48      It follows, in particular, that Regulation No 2252/2004 does not require a Member State to guarantee in its legislation that biometric data will not be used or stored by that State for purposes other than those mentioned in Article 4(3) of that regulation (see, to that effect, judgment in Schwarz, C‑291/12, EU:C:2013:670, paragraph 61).

49      Next, as regards Articles 7 and 8 of the Charter, it is clear from the case-law of the Court that the fundamental rights guaranteed by the Charter must be respected where national legislation falls within the scope of EU law. In other words, the applicability of EU law entails the applicability of the fundamental rights guaranteed by the Charter (judgments in Åkerberg Fransson, C‑617/10, EU:C:2013:105, paragraphs 20 and 22, and Texdata Software, C‑418/11, EU:C:2013:588, paragraphs 71 to 73).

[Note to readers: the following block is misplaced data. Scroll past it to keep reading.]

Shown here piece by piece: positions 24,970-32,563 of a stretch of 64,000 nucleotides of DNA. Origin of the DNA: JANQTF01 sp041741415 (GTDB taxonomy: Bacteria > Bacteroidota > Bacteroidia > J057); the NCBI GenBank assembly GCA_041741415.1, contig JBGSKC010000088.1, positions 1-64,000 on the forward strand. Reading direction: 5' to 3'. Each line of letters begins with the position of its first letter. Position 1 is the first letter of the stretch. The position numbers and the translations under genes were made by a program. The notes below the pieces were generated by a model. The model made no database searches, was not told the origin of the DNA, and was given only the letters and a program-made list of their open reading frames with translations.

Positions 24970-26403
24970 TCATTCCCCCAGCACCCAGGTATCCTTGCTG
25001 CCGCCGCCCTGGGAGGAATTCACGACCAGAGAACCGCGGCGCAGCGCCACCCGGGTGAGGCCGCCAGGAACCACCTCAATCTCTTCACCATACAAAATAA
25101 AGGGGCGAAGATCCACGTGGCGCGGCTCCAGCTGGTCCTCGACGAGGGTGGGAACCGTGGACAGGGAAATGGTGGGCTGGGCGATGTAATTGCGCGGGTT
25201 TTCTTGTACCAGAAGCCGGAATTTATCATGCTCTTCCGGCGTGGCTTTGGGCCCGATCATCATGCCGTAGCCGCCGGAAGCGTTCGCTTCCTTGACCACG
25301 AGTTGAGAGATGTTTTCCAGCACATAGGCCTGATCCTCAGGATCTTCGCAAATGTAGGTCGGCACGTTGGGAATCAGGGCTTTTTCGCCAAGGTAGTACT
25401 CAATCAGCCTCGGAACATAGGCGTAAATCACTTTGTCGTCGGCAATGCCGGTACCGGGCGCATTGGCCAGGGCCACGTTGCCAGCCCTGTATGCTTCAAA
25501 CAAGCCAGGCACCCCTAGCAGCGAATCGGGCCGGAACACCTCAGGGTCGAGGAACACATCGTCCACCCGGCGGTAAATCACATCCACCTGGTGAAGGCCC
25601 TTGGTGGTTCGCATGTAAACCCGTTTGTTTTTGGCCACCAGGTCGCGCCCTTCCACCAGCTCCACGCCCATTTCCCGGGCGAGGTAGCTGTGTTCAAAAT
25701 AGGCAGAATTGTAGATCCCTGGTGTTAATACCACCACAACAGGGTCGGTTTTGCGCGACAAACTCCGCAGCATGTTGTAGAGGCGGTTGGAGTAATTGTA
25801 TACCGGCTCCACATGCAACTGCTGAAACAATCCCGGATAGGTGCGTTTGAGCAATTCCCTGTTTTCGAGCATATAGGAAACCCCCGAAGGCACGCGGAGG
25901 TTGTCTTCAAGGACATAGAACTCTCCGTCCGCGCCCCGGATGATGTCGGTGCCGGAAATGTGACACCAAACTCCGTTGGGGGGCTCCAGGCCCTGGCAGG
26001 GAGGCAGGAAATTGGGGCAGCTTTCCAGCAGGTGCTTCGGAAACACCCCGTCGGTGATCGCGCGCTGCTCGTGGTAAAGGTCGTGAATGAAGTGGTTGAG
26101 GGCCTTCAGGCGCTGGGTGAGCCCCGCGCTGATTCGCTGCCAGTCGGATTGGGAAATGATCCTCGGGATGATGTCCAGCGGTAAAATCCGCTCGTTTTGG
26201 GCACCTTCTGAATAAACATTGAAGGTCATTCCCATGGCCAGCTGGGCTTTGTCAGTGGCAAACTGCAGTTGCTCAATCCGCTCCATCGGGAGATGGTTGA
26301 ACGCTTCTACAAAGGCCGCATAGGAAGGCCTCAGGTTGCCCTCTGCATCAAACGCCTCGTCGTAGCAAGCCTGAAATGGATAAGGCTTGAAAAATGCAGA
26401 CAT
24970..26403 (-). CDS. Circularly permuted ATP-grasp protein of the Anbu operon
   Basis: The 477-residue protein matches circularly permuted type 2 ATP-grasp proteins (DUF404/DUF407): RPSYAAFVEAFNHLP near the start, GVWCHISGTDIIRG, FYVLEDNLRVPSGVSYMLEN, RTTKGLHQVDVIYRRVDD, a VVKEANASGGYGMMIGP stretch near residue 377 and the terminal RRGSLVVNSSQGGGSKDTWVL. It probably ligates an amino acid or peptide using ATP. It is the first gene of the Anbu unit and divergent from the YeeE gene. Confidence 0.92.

50      Given that, in the present case, Regulation No 2252/2004 is not applicable, there is no need to determine whether the storage and use of biometric data for purposes other than those referred to in Article 4(3) thereof are compatible with those articles of the Charter.

51      The foregoing considerations are without prejudice to any examination by the national courts of the compatibility of all the national measures relating to the use and storage of biometric data with their national law and, if appropriate, with the European Convention on the Protection of Human Rights and Fundamental Freedoms (see, to that effect, judgment in Schwarz, C‑291/12, EU:C:2013:670, paragraph 62).

52      Finally, as regards Articles 6 and 7 of Directive 95/46, it must be observed that, by its questions, the referring court requests the interpretation of Regulation No 2252/2004 and only that regulation. Since it follows from the foregoing considerations that that regulation is not applicable in the present case, there is no need to examine, as a separate matter, whether those articles affect the national legal framework relating to the storage and use of biometric data outside the scope of Regulation No 2252/2004.